Len played tea-chest bass with the Quarrymen from 1956 until 1958 and he now plays guitar and has been lead vocalist with the revived Quarrymen since 1997.
f me, I did not get to know them. John Lennon himself also spent a short time at Mosspits!
Len went to the Liverpool Institute High School, where he became a close friend of Ivan Vaughan. It was here he got to know Paul McCartney, who was a fellow member of his German class. In 1955 he met John Lennon & soon became "one of the gang" who would hang around Calderstones Park. In 1956 a lad called George Lee, a friend of Eric Griffiths and John Lennon at Quarry Bank School, suggested to John that he form his own group. This was at the height of the skiffle craze, and sure enough in the autumn of 1956 the band that was to become the Quarrymen took shape, with another Quarry Bank lad called Bill Smith on tea chest bass. Bill however, never turned up for practices and so Len soon stepped into his shoes and became a permanent member of the band, staying with the group until August 1958 when he fell seriously ill with tubercular meningitis, spending some 7 months in hospital.
Some of his notable appearances with the Quarrymen included their first ever booking at the "Cavern" in early 1957, on the back of the lorry at Rosebery Street, and probably their best known gig at the St. Peter's Church Rose Queen on 5 July 1957, the day Ivan Vaughan brought his friend Paul McCartney to hear John Lennon's band!
Freda Kelly was just a shy Liverpudlian teenager when she was asked to work for a local band hoping to make it big. Though she had no concept of how far they would go, Freda had faith in The Beatles from the beginning, and The Beatles had faith in her.
History notes that The Beatles were together for 10 years, but Freda worked for them for 11. Many people came in and out of the band's circle as they grew to international stardom, but Freda remained a staple because of her unfaltering loyalty and dedication. As the Beatles' devoted secretary and friend, Freda was there as history unfolded; she was witness to the evolution – advances and setbacks, breakthroughs and challenges – of the greatest band in history.
In Good Ol' Freda, Freda tells her stories for the first time in 50 years. One of few documentaries with the support of the living Beatles and featuring original Beatles music, the film offers an insider perspective on the beloved band that changed the world of music.
"The hour we spent with Len and Colin (original Quarrymen) is one of the most profound and moving experiences we've ever had"
Colin played drums with the Quarrymen from 1956 until 1959, appearing with John, Paul and George and he has been playing with the revived Quarrymen since 1997.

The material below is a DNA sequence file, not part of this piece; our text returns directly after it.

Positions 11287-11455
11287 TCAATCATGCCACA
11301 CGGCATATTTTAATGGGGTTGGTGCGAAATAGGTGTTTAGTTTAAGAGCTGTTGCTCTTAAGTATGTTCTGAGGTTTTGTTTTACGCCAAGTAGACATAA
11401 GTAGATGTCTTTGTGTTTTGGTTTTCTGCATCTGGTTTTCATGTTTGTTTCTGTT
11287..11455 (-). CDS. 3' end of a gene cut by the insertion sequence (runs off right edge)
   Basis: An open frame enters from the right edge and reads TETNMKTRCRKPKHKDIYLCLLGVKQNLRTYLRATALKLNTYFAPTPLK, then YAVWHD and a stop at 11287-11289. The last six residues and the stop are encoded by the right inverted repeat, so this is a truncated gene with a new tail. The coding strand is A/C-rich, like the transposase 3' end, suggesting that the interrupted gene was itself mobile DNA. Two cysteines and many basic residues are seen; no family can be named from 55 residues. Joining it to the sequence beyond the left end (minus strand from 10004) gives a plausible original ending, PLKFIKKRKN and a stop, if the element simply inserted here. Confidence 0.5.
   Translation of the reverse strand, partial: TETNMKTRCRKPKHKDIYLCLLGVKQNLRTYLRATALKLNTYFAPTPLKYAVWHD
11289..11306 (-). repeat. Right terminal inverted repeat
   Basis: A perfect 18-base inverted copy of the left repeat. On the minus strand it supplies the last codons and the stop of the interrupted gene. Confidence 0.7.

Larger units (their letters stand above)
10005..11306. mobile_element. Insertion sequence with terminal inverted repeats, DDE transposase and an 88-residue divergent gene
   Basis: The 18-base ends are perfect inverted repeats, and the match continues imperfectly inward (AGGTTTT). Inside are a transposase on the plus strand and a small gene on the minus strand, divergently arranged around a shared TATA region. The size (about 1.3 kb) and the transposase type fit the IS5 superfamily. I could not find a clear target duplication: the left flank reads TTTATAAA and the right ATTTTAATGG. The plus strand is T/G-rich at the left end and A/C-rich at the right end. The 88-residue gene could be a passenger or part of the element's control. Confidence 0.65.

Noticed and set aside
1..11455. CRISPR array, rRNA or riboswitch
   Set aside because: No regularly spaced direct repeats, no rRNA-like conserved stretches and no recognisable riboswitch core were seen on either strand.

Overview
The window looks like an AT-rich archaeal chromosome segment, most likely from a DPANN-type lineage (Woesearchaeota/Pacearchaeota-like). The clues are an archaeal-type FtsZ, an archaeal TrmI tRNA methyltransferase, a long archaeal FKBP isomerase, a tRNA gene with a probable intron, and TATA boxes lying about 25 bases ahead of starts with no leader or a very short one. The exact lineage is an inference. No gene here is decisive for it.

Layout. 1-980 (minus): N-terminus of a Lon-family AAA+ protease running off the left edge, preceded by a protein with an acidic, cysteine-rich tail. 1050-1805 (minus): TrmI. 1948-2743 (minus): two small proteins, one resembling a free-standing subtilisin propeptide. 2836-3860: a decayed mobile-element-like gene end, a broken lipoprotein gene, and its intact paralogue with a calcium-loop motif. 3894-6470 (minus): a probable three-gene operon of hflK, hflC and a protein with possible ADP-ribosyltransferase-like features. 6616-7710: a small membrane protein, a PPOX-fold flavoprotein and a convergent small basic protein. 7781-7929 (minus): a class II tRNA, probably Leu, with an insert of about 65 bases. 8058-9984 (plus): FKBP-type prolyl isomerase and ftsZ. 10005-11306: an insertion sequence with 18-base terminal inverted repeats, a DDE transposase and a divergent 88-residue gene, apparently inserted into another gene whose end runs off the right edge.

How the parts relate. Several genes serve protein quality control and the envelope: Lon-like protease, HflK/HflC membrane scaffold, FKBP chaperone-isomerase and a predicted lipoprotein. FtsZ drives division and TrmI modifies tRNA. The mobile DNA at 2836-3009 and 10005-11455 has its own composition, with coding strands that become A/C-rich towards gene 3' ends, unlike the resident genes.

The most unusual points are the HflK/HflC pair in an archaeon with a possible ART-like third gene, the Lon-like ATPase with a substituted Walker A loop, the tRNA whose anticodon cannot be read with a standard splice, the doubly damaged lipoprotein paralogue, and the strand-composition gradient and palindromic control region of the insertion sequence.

He was born in Walton Hospital on 12 December 1938 and lived in Bootle during the war years. The family moved to Woolton in 1946 when he was about seven or eight. This was where he first got to know Rod Davis, who lived in a nearby street.
When he left school Colin decided he wanted to be a carpenter and the careers master sent himoff to a furniture company called Guy Rogers in Speke where he became an apprentice upholsterer.
He bought a drum kit on hire purchase from Frank Hessy's Music Shop in Liverpool. It was very unusual for anyone to have a set of drums at all in those days and of course the attraction of skiffle music was that you didn't need expensive instruments. He used to meet Eric Griffiths on the bus going to work and when he told him about the drumkit he asked Colin to join the Quarrymen.
One by one the other original members of the Quarrymen dropped out or were replaced and Colin found myself as the drummer playing with John, Paul and George. In 1958 they made a record, John, Paul, George, John Duff Lowe on piano and Colin - the famous recording of "In spite of all the danger" and That'll be the day" which appeared on the Anthology.
He left the Quarrymen after playing a booking at LCPT Club in Norris Green. They'd drunk a few beers during the interval and an argument started on the way home on the bus. He got off to catch another bus & they never contacted him again. He saw John a few times and he told Colin that they had got a drummer called Pete, which must have been Pete Best. After that they all lost touch completely. Colin put his drums away and never played them again until The Quarrymen got together to practise for the 40th Anniversary at St. Peter's in 1995!